Secondary Foods are what we eat. They are comprised of what modern nutrition categorizes as carbohydrates, proteins and fats. While Secondary Food is a form of nourishment, it does not account for the physical (i.e., exercise), mental, emotional and spiritual nourishment that we receive from primary food, as discussed in my previous post.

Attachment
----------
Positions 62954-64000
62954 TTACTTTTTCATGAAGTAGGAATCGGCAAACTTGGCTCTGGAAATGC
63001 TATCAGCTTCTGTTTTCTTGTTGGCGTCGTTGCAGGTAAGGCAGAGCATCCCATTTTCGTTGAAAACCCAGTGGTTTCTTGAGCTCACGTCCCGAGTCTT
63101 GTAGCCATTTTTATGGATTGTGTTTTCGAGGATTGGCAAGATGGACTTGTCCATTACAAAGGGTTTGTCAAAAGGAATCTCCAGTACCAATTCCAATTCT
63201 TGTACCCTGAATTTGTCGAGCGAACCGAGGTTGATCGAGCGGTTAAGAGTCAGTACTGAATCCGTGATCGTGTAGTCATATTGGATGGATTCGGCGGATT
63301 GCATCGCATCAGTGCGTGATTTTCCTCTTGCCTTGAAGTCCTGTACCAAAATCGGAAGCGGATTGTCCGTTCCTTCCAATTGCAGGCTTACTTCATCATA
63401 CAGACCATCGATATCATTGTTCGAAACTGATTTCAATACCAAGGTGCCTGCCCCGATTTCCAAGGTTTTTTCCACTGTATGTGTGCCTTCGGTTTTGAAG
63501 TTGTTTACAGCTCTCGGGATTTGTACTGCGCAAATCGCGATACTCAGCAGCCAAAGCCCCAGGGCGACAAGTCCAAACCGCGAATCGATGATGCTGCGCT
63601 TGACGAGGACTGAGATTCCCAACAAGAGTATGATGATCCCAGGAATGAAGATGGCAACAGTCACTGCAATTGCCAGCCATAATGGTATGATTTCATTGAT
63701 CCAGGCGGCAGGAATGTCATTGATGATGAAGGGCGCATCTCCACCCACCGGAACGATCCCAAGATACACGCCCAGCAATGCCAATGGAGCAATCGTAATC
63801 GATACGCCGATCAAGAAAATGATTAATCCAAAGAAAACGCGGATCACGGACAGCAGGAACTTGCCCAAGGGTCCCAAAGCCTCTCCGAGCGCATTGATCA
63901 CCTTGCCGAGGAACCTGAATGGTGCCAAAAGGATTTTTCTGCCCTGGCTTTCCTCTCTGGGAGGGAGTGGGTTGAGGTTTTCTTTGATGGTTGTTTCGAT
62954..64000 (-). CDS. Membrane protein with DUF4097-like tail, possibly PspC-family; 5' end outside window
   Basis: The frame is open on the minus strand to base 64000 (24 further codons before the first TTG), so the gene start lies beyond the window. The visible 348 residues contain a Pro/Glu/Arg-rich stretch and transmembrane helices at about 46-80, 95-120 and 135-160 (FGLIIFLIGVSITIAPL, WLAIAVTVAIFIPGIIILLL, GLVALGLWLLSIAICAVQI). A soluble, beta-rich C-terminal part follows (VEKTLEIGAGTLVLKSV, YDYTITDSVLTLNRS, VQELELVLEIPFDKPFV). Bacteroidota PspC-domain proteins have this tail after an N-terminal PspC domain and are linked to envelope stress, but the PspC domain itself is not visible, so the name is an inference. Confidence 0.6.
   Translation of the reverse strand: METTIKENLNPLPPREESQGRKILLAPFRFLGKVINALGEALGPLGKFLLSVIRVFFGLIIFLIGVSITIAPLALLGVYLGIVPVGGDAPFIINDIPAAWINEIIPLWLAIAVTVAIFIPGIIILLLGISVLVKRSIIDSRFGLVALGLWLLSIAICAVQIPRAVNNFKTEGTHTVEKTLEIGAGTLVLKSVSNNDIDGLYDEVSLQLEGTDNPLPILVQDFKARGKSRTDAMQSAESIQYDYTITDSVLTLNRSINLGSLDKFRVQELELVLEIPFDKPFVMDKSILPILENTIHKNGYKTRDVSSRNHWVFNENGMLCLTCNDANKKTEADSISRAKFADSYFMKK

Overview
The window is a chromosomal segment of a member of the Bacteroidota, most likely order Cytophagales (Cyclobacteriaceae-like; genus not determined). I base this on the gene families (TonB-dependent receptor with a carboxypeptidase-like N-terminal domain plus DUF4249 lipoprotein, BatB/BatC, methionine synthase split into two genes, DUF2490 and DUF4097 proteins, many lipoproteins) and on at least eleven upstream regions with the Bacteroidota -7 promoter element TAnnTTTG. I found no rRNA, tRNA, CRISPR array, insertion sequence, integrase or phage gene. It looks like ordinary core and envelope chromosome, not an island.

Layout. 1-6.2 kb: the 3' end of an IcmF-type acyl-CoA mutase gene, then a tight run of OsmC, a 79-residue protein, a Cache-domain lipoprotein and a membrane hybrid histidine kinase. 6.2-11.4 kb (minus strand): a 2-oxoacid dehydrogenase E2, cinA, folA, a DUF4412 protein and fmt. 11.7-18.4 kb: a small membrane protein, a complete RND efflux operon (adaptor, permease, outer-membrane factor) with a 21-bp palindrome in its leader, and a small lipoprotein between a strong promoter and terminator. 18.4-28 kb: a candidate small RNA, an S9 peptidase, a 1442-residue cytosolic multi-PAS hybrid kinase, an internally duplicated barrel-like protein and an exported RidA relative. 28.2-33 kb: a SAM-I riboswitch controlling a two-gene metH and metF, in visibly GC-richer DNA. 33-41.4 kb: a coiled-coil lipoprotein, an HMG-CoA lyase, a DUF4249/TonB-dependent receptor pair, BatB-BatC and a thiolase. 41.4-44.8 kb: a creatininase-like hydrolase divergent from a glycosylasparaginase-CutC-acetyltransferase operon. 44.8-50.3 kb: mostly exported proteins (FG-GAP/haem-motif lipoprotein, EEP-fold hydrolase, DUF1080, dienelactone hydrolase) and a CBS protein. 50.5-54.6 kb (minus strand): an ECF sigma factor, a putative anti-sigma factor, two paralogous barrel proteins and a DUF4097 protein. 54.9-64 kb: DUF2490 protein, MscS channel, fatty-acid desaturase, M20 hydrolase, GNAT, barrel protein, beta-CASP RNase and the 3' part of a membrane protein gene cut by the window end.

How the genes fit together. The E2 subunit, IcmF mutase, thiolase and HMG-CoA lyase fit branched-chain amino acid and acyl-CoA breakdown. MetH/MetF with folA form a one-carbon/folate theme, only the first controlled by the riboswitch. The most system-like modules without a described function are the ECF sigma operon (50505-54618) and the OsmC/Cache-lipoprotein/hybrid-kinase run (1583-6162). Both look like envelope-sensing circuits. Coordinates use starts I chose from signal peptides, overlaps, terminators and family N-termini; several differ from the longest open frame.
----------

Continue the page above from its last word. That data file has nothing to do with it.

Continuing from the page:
Religious fasts are primarily observed for spiritual purposes, but they simultaneously possess the inherent potential to positively affect health, that is, if the fasts are performed mindfully and supported by modern nutritional science. Fasting is one of the oldest ways to reduce or stop chronic degenerative disease. There are a number of types of fasts, and Ramadan seemingly fulfills the categories of the intermittent fast (IF), which typically lasts from 12 to 20 hours; a smaller window (typically 6-8 hours) is allotted for eating. The main differences are that the Ramadan fast, which lasts the course of the daylight hours (11-22 hours depending on geographical location), requires abstinence from food, drink, smoking, and sex (exceptions are given to those with medical challenges or females that are pregnant or menstruating).